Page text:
Rework is a major concern on most construction jobs, eating into profits and causing setbacks that can affect the overall construction timeline. Studies estimate that 5 to 12 percent of a construction project's cost is spent on rework; including material costs, schedule delays and downstream clashes, totaling as much as $450 billion in waste annually. "Even if we just nibble off the top of that, it's a significant amount of money," Cone says.

Ultimately, the cost of rework stems from poor tools for quality control in the field. Cone understood the potential to use ClearEdge's automated modeling algorithms to improve that quality control piece by ensuring the as-built structures lined up with design plans. Other customers soon began suggesting the same thing and ClearEdge went to work on developing its next product, Verity. Cone joined the company about a year ago to help develop and test the software.

Verity takes some of the concepts behind EdgeWise and repurposes them to focus on the general contractor market. Where EdgeWise functions as a computer aided as-built modeling tool, Verity is a a comparison tool focused on quality assurance. It is a deep dive to solve the core problems of quality in the construction industry. "The biggest change was moving from an analyze-everything[process with EdgeWise] to letting the user choose what they want to analyze," Cone says. This workflow change aligns Verity with other construction industry processes like clash-detection.

Verity works with any scope of work on a project, from mechanical, electrical and plumbing (MEP) systems to the concrete, walls and finishes. The software can detect installation status and inform project stakeholders whether a component is in place, missing or obstructed from the scan. Knowing the status of that piece helps contractors know whether that part of the project is on schedule. Clients can also set the tolerance level for the work they are analyzing, and the software will compare the as-built point cloud against the CAD model, then automatically flag components that exceed those tolerance limits.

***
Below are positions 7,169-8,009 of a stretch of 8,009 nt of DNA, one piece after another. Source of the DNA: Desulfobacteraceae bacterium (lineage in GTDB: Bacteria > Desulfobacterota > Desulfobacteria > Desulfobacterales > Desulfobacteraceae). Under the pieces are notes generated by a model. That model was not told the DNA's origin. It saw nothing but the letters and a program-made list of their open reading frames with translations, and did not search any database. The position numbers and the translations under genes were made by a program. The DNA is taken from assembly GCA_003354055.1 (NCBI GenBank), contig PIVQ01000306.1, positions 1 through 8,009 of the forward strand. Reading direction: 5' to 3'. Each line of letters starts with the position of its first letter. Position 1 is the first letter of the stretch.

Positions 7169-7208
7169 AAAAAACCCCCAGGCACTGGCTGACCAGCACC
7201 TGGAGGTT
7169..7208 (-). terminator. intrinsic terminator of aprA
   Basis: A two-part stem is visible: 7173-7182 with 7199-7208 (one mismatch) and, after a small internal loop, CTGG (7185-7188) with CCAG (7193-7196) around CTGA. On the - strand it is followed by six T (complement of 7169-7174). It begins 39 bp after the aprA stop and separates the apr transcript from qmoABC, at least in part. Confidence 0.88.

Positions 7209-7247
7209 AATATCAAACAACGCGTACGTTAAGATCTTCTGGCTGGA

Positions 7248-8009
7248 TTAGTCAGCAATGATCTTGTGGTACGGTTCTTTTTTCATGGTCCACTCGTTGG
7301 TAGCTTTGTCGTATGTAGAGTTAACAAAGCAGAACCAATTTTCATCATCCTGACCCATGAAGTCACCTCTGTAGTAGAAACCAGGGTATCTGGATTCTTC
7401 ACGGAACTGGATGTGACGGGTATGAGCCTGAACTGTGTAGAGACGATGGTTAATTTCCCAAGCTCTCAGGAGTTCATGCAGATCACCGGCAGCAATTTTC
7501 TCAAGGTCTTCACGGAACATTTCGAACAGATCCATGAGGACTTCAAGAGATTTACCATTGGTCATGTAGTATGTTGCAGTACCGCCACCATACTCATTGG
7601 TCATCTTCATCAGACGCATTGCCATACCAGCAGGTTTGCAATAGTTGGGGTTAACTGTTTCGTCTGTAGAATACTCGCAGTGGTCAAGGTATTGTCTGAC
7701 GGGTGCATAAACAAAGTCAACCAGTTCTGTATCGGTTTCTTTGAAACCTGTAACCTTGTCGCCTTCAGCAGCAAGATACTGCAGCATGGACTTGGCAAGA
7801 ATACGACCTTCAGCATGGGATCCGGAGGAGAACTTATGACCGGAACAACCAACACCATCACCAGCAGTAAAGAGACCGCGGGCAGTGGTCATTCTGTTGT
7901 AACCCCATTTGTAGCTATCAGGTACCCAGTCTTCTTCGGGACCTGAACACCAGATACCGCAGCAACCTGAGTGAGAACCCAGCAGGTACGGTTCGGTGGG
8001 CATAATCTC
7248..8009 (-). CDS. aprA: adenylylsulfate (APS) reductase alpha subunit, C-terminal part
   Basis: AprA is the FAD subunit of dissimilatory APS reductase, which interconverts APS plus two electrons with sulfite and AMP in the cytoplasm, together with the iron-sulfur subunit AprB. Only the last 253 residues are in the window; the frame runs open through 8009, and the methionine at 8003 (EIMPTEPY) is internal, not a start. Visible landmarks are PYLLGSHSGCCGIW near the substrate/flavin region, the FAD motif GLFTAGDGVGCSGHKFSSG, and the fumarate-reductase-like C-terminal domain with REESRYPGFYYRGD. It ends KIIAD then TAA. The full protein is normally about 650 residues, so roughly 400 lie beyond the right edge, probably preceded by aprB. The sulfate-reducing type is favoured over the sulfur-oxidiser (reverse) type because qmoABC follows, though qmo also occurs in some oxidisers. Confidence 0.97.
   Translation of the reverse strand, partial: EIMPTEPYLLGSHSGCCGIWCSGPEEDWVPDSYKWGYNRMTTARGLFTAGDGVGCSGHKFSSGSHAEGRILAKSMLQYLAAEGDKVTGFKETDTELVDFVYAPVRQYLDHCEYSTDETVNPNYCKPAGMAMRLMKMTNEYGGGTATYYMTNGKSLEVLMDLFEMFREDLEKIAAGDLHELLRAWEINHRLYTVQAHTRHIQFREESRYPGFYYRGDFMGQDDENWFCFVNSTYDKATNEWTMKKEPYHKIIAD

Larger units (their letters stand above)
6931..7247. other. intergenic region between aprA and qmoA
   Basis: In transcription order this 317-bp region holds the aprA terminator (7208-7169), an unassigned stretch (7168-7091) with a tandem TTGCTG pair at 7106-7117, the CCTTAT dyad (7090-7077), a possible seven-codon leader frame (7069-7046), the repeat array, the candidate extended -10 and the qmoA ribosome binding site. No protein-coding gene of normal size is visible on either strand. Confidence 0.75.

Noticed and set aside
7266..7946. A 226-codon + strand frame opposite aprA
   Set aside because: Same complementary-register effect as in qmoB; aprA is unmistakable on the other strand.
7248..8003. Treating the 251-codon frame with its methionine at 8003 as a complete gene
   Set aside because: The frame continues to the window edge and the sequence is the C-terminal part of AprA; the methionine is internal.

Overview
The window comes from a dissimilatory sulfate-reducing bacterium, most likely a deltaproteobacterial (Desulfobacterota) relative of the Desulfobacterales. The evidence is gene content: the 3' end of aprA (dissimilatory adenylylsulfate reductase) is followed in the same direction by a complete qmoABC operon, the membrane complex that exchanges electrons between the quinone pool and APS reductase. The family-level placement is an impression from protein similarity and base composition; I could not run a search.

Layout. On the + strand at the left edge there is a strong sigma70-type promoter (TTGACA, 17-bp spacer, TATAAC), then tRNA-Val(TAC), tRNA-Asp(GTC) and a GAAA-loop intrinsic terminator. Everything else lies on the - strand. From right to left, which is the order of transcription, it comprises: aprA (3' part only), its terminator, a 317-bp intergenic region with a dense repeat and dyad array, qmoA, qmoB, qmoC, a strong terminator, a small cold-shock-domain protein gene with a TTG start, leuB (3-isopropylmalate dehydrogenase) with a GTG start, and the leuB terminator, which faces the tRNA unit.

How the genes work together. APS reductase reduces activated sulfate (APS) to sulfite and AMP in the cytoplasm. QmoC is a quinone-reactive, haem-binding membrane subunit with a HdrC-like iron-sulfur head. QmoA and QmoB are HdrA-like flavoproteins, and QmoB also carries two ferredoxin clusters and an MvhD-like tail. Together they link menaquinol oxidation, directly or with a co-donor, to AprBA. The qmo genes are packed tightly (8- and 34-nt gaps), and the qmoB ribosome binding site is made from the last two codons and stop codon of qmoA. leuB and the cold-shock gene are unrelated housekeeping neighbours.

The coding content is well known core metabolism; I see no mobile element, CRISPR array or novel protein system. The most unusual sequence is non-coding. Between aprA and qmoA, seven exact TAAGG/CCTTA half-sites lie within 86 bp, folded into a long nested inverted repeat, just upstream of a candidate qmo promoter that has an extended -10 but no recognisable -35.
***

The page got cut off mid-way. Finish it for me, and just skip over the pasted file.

The software is a companion application to Navisworks, a 3-D design review package. This integration allows users to update the Navisworks elements to their as-built positions, clash-detect the position of the as-built model against the design or fabrication model and visualize the out-of-tolerance work using a color-coded classification scheme.

Unlike other comparison tools that offer heat maps and measurements between the model and the point cloud, Verity fits solid model elements to the as-built point cloud, allowing it to make solid-to-solid model comparisons and provide more accurate and detailed variance data. The software then generates reports to stakeholders to communicate problems with the building. The system is not designed to replace quality assurance professionals and inspectors, but rather to dramatically improve their efficiency. Says Cone: "Our goal was to give quality professionals a tool to let them check 100 percent of the installed work in the same time it now takes them to spot check 5 to 10 percent."

Utilizing scanning as the basis for the comparison also provides tens of thousands of data points on any given element being tested. Compare this to measuring only a few spots on the bottom of a beam using traditional methods. The completeness and accuracy of the data empowers clients to make better decisions on how to solve quality issues.

Quality Control

Because it can examine the entire structure, Verity solves a fundamental problem with how the construction industry approaches quality inspections: the spot check methodology. Spot checking randomly tests small sets of work to gauge whether there are more widespread quality issues. It's an effective methodology in manufacturing facilities and on assembly lines where the consistency of production means that a small sample of a batch is likely to reveal any present faults.